Second week of classes, and I'm still in search of the right rhythm. As I mentioned before, this is our first semester on an entirely new schedule: hour-long sessions have dropped to fifty minutes, ninety-minute sessions to seventy-five, and three-hour sessions to two-and-one-half. You wouldn't think that losing ten minutes (or more) would have that much impact, and yet.
In my case, the problem is not so much taking a completely-scripted lecture and whacking ten minutes out of it, because that's not how I lecture.* I reserve that type of script for situations in which I need to deliver substantial quantities of factual content. Instead, my notes tend to be skeletons, used either to extemporize or to stimulate student discussion. Or, to put it differently, they're maps. For example, from today's class on The Castle of Otranto:
Effect of clashing erotic desires as the narrative continues on? (Theodore and Matilda, 72-74; love interferes in the relationship between Isabella and Matilda, 86-89; Theodore’s relative disinterest in his father, as compared to Matilda, 92-93; Frederic’s desire for Matilda, 96, 100, and his rebuke by the ghost, 105-6; Manfred’s accidental murder of Matilda, 108)
Which led us to discuss the role of intense desire in the novel and its usually dangerous moral/intellectual effects; passion vs. reason; the repeated calls for patriarchal authority vs. the novel's men acting like addled teenagers (if the teenagers were murderous...); and so forth. I know what I want to say, and I know where I would like the students to arrive at the end of class, but most of my "dialogue" in class emerges from the process of asking questions and then responding to the answers.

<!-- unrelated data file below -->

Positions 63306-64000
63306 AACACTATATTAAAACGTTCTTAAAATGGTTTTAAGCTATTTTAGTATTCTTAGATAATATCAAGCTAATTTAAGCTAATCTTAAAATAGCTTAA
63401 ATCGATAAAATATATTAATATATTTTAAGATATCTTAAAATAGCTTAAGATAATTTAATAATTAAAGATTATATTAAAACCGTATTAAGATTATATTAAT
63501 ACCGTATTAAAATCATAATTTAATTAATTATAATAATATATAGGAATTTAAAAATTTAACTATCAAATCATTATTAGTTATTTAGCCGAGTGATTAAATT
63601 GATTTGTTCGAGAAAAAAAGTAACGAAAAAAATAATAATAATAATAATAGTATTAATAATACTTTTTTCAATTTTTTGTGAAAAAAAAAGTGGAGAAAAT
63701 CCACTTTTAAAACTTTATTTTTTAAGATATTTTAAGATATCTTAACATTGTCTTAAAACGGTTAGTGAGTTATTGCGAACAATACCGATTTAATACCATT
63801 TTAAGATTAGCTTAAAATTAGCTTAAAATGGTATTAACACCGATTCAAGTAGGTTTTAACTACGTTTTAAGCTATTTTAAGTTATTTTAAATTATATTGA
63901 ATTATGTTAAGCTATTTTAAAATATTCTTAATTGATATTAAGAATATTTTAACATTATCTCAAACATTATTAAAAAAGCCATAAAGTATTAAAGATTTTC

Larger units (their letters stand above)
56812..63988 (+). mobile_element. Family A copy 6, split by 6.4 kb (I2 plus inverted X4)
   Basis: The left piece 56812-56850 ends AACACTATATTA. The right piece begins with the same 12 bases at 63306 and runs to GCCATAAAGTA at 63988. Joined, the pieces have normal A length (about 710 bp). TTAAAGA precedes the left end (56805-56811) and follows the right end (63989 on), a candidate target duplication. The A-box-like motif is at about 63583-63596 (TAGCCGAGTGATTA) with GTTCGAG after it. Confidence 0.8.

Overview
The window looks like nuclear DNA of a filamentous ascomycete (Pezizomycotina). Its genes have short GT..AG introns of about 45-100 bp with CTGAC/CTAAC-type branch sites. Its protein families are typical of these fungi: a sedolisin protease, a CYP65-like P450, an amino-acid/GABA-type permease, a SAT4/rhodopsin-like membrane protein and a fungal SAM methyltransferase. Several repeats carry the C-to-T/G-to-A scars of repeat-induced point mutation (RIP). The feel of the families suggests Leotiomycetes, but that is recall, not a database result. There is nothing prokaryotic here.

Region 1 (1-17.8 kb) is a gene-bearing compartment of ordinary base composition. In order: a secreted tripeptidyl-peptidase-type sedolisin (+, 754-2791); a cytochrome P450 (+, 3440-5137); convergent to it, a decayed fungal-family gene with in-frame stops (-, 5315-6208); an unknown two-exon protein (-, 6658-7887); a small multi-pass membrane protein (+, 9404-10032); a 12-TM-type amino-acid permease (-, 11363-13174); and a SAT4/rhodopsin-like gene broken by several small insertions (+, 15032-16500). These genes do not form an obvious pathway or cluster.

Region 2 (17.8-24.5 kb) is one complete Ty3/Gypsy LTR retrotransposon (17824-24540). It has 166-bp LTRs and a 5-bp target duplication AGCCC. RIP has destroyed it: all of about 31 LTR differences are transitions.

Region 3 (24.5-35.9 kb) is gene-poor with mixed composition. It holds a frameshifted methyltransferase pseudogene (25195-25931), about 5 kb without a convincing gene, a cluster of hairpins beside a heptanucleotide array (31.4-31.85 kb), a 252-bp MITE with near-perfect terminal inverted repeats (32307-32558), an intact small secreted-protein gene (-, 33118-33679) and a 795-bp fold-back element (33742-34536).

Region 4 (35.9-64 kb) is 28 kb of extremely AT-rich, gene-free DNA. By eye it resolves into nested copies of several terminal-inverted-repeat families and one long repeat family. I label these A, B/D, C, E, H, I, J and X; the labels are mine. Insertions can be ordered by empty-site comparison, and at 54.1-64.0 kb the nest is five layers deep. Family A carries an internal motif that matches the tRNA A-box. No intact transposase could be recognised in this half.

The problem, then, is trying to identify what can't be discussed, now that those ten minutes have gone missing. (I wanted to talk about interruptions today, but was, er, interrupted.) Lecture-with-discussion, after all, tends to be an amorphous sort of being: what if the students wind up having nothing to say? I've been momentarily bounced back to my early years of teaching, when I would consistently overestimate how much we could do in the space of an hour. Notes for a fifty-minute session just look embarrassingly skimpy, even though there's almost certainly too much on the plate.
*--Which is why the whole "hey, just turn your lectures into podcasts and stow 'em on the web" would not work so well.